Music leaves a powerful mark on one’s life. Hearing a song from long ago can remind us of a happy times, a new love, or remind us of what we’ve lost. Music can inspire or annoy us. It has the ability to reach across the years and pull us back or it can push us to a fresh future.
My mother played the piano. She was good. I recall being in the backyard and hearing her play her favorite, “Clair de Lune” with its haunting melody. She’d start slowly, almost quietly, would let it build to a crescendo and then let it fall back. I always felt a bit sad when she stopped. I wish I would have asked her to play it more. Today when I hear the song my first thoughts are of that upright piano in small dinning with the beige walls, grey carpet, and the afternoon light flooding the room with warmth.
Saturday evenings Mom and Dad would watch the Lawrence Welk Show, just before Dad made popcorn for everyone and we settled down watch the movie of the week.
On radio, rock-n-roll was big when I was growing up in the sixties. My brothers and I listened to the local “Top 40” station. We didn’t have much of a record collection. Records cost money that we didn’t have and our only record player was a small poor quality portable thing. Some of my richer friends had vast collections and fancy stereo systems. At home we had a few records – one of my favorites was a Kingston Trio album that I would listen to again and again.
The other source of music in my early life was from church where we sung the old gospel songs. Properly motivated I can still manage a fair rendition of, “Go Tell it On the Mountain,” provided 50 others sing along with me.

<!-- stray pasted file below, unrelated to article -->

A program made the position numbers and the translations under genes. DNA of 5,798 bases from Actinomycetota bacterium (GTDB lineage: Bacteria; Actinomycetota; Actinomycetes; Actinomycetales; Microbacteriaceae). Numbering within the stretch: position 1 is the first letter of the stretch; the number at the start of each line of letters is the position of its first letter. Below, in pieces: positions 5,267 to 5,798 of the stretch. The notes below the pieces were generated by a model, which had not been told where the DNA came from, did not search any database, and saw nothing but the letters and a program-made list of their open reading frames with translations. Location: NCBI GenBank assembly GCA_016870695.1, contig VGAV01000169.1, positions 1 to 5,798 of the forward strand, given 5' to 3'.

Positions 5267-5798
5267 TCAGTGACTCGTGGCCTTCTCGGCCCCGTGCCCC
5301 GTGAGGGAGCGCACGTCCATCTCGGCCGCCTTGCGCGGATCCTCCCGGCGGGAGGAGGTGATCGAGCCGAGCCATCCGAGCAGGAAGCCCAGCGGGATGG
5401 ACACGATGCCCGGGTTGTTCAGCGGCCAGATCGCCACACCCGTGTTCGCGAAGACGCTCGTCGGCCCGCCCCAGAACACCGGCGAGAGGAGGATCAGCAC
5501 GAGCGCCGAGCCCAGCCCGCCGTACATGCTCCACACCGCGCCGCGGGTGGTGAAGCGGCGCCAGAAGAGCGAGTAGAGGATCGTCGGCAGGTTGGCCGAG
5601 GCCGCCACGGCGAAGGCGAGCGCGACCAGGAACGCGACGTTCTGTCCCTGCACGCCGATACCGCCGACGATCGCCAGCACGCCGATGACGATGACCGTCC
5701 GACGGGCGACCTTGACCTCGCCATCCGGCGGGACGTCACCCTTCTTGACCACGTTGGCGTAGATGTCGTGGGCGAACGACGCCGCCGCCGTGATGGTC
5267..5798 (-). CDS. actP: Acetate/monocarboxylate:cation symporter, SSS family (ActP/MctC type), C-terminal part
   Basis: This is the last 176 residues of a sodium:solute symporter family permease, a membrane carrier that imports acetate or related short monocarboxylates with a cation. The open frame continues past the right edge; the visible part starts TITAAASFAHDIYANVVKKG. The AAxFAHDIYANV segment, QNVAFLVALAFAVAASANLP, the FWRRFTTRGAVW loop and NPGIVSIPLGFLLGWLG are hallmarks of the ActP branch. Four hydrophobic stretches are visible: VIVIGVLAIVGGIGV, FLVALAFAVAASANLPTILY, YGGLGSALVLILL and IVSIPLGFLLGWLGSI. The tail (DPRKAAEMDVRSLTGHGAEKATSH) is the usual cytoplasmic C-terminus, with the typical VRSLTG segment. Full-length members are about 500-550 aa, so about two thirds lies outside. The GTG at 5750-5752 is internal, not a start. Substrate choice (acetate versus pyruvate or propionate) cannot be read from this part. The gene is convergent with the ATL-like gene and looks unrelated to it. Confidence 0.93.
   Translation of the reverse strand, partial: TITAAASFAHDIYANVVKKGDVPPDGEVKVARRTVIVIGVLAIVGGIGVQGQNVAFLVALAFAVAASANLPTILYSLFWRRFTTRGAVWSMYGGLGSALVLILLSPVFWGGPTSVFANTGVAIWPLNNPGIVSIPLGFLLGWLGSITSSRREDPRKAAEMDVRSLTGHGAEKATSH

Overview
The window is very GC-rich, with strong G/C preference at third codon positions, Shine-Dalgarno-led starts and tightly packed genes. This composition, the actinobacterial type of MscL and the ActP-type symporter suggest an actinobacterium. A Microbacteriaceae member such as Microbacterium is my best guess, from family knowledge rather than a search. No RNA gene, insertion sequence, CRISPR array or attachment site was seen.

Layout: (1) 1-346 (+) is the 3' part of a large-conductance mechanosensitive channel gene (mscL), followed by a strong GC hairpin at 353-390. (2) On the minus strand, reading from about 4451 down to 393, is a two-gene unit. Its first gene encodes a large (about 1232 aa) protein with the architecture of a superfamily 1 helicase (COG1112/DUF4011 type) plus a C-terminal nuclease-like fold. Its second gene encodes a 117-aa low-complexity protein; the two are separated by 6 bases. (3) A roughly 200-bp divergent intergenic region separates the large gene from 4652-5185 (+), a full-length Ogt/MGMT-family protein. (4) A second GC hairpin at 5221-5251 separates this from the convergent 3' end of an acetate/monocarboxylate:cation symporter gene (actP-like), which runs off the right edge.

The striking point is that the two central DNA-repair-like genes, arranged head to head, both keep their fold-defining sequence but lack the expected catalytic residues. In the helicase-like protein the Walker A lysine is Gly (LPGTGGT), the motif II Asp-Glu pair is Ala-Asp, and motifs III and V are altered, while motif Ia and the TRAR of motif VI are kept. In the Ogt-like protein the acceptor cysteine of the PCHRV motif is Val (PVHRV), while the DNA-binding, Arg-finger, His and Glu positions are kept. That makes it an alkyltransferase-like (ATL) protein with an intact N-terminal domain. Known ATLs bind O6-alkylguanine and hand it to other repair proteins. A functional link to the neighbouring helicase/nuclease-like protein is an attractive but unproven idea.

Sadly, making music isn’t a gift I was given. I tried. I took piano lessons, violin, and choir. By the 8th grade I could read music and find my way around the piano keys and violin strings. One couldn’t say that my efforts were exactly “music.” I have no natural sense of rhythm and am near tone-deaf (I can be half a tone off and not realize it). When it came time to learn how to tune my violin, I couldn’t do it. The teacher would play a note on the piano and I’d turn the little knobs on my violin trying to match the pitch. I thought the sound matched, but the teacher never did.
By high school I gave up trying to make music and found other artistic pursuits. I found that I am reasonable good public speaker, can write, and am able to make things with my hands.
But still, there is music playing in my head. I remember being 17 and sitting on the floor in the apartment of a girl I knew and listening to her collection of Beetles albums. The first few notes of “Black Bird” still remind me of the dark paneled walls and sun pouring through the single window warming the room. Deep Purple’s, “Smoke on the Water,” reminds me of that high school dance, the drive to her house, and that awkward first kiss.
One day, a few decades ago I was a computer repairman driving a beat up ’76 Ford Pinto across the Bay Bridge flipping through the channels trying to find something to listen to – something that didn’t remind me of anything. Something that would let my mind rest for a few minutes before I had to put the neck tie back on that was hanging on the rearview mirror. Soon the sounds of folk music sung by a raspy voice came through. It was a program from the University on 19th century Sea Shanties.
Songs of the sea. Working songs of men pulling heavy loads. Songs of lament at leaving port. Songs of happiness. Songs of the joy of a voyage’s end.
It took awhile after that but in time I found a few cassette tapes of shanties I could buy. Then CDs came along, and I have a nice collection on my computer. These days my job has me sitting in front of a computer screen writing programs, scheduling meetings, and planning projects. When the noise from my neighbors gets too much or I want to signal that I don’t want to be disturbed, I’ll slip on my headphones and resume the playlist – shanties, folk songs, rock, with a few hymns.
and drift somewhere far from the next meeting or the next line of code.
Till next time,